Why I Now Know to Listen to My Body When It Tries to Tell Me Something

May 2008

When my former band, Sarah’s Redemption, had finally gotten what would be the most prominent lineup it would ever know together and began the recording process for “The Dreamer’s Gene” in Purchase, I started to become very hell-bent on getting myself back into shape again, knowing that we would be performing a lot more often. At the time, I had pretty much never idolized anyone as much as I did 2002-2003 era Adam Lazarra, in the days when he was actually young, in shape, and didn’t look and sound like a total tool on stage. I strived to mimic that portion of his career, which meant working off the 40-or-so pounds of beer and french fries I’d acquired being out of the music scene throughout the previous winter, so I started doing some serious running.

I’ve always been very self-conscious about how I look when I run, and always hated going to the track when it was heavily inhabited, so I usually would wait until about 11PM to do my dirty work as to fix both of those problems, and I’d usually only end up bumping into the local high school kids drinking on the bleachers, which I could deal with. I’d generally run from my apartment on Main Street in Dobbs Ferry, up the steep hill to Broadway, about a mile and a half down Broadway to Hastings, to the Hastings track, do about ten miles on the track, and then run back, all without stopping. This, combined with a fairly healthy diet and a “cold turkey” approach to all beer and alcohol, led to me losing a lot of that extra weight relatively quickly.

It didn’t take long for me to become somewhat of a ghost in the town where I’d spent the bulk of the last year out at the local bars every night eating horribly unhealthy food and drinking nine pints of Coors Light. Of course my sister, barmaid at one the local pubs, began to become upset with me that I never came to visit anymore. After all, I’d literally gone from being there about 30 hours each week to just suddenly disappearing, the only sign of my existence being a dark figure running up Main Street late at night on my way back. So, one day, I decided I’d go visit her after work.

After housing the medium rare burger I ordered for dinner alongside every last french fry on the plate, I retired back to my apartment at about 9PM and relaxed for a short while until getting ready for my nightly run. At about 11PM, I headed out, clad in my gym shorts and a t-shirt, as per my usual routine, and ran up the steep side street to Broadway, where I started on my path toward Hastings. Though, this time, something much different was inhibiting both my speed and my endurance.

Somewhere around a quarter-mile into the trip, my stomach began feeling very heavy and somewhat gassy. I ignored it for a short while, determined and stubborn to not miss a step in my tradition and eager to prove to myself that I could meet my goals, but I should’ve listened to my body’s requests for my attention.

Evidently, the spirit of the cow I had just spent the bulk of my evening defiling wanted to make sure its vengeance was powerful and well-placed, because shortly after reaching the border of Hastings and Dobbs Ferry, I felt the most horrifying sensation a person can feel while being over a quarter-mile from their house without a wallet, phone, or any sort of means to gain access to a public place: I sharted.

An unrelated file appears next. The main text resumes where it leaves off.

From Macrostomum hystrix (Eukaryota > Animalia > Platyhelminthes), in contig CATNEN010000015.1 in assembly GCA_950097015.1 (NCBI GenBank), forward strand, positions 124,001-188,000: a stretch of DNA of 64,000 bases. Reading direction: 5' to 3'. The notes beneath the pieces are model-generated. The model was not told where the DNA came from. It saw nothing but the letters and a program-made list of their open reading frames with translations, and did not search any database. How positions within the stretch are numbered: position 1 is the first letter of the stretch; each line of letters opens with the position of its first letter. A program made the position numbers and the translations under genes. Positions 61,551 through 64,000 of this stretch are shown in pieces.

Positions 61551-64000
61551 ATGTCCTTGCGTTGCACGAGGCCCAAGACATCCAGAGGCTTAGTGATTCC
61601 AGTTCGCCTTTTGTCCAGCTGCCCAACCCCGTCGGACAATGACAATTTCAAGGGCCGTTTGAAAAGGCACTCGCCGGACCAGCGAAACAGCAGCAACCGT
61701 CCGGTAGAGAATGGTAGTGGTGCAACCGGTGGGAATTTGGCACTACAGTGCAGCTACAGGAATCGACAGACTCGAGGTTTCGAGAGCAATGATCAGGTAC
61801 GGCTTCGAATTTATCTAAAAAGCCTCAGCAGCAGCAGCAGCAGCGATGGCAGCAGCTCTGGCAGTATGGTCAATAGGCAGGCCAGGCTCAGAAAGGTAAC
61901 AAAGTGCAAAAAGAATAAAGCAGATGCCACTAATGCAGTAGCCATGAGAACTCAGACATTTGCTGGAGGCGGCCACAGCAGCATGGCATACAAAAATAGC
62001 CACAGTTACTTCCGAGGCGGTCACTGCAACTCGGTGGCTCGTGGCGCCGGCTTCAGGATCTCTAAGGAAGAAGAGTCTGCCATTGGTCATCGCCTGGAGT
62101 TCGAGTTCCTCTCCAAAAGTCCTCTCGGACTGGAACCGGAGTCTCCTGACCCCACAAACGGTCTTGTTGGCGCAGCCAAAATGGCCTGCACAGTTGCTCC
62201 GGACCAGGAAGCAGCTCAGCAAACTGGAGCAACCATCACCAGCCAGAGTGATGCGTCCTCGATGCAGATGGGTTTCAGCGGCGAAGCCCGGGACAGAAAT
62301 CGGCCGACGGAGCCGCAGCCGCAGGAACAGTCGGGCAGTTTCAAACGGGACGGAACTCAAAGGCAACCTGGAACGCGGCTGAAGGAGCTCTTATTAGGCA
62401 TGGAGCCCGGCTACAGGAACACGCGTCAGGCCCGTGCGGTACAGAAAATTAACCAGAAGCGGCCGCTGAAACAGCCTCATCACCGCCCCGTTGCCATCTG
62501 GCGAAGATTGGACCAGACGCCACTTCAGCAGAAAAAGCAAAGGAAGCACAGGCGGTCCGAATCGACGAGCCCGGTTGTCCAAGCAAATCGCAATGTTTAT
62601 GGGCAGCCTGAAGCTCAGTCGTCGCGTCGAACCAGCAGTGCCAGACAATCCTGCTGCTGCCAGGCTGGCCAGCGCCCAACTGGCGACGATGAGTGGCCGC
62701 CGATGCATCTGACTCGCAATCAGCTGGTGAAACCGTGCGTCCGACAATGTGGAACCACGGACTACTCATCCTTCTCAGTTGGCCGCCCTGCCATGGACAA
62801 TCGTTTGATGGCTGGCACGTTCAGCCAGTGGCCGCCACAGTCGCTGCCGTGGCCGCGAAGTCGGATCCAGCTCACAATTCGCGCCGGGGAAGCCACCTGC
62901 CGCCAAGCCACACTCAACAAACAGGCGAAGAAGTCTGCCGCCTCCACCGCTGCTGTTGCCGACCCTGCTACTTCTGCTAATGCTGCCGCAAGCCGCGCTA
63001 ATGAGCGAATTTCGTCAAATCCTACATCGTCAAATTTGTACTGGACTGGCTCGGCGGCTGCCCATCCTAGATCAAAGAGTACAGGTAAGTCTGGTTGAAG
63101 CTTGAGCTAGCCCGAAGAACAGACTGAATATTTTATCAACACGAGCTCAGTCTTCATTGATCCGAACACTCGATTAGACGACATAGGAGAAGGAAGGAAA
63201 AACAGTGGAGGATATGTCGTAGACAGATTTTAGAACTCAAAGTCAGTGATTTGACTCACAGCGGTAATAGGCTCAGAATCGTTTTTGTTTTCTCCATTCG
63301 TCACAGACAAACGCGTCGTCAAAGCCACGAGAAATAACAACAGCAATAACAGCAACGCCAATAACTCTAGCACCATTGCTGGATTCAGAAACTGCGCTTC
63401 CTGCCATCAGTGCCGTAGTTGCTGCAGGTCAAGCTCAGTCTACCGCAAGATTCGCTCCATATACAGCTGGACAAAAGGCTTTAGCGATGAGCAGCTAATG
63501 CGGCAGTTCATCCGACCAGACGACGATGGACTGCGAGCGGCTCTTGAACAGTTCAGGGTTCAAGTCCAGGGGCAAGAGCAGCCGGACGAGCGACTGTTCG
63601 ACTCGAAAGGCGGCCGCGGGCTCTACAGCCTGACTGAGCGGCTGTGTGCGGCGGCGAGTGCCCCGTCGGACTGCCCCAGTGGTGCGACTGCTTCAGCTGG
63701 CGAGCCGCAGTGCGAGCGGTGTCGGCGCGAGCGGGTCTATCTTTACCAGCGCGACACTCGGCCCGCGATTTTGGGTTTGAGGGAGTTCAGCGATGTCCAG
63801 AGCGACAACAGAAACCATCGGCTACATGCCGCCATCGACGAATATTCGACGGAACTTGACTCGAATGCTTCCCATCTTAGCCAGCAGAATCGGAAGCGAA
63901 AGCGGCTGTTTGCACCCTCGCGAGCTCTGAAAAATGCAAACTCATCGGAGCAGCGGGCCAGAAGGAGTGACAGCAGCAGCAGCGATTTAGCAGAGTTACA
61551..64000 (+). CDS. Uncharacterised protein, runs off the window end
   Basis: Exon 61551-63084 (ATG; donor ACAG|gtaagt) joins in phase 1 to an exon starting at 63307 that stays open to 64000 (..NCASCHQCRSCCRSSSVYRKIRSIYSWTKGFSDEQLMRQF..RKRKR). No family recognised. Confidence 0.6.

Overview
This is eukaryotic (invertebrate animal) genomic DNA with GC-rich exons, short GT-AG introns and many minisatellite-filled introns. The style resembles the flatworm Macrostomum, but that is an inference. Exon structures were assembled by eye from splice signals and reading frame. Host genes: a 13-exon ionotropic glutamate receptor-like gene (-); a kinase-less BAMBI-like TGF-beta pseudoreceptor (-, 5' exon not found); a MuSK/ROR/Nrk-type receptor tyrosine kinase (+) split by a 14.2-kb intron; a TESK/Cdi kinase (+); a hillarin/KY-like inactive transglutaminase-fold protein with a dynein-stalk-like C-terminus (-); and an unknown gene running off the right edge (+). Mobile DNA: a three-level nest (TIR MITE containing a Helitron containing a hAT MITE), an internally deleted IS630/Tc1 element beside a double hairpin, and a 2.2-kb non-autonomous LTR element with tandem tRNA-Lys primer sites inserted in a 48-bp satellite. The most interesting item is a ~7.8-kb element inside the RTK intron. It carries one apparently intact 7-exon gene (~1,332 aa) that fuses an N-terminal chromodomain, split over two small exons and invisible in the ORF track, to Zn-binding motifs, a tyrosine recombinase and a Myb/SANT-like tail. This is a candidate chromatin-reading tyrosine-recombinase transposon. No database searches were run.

I would still, to this day, give anything to have been a person in a car driving down Broadway as I felt the pressure of the entire contents of my stomach rushing toward any exit it could find and I went from being practically determined to tow a bus with my teeth, running at a fast pace, to instead screeching violently to a halt as I clenched my ass cheeks together with the force of a bear trap in a desperate attempt to put a stop to the terror and horror that would surely ensue if I allowed this madness to continue. That sight must’ve been hysterical and confusing simultaneously.

I did my best to compose myself, but that was physically impossible at that particular moment. I continued to clench every muscle in my body as I turned around, slowly, and began to do a crab walk at a snail’s pace back to my apartment, nervously inching along as I maintained one pose, trying with every bit of strength I could muster not to unclench myself and release human sewage all over my shorts, legs, and the sidewalk beneath me. Coming from a guy who has had my nose broken and fallen face-first off of a moving garbage truck, trust me when I say that I have never felt this kind of pain.

This excruciatingly painful and absolutely humiliating walk took well over an hour, and involved many stops for self-salvation and composure. When I finally got to my apartment, there was literally no containing it anymore. My body had reached the absolute pinnacle of exhaustion and I knew it as I crawled up the hallway stairs to my apartment, ran for the bathroom with more intensity than an NFL Linebacker, grabbing towels on the way as I prepped for the worst, and dropped anchor in my bathroom, unleashing the demonic fecal terrorist that had tortured me for the last two hours.

When I was finally finished, I came out of the bathroom and dropped, face-first, onto my bed, defeated by my dinner. The ironic thing is, I’d probably gotten more exercise trying not to crap everywhere than I would’ve by running for 14 miles.

It’s funny now.

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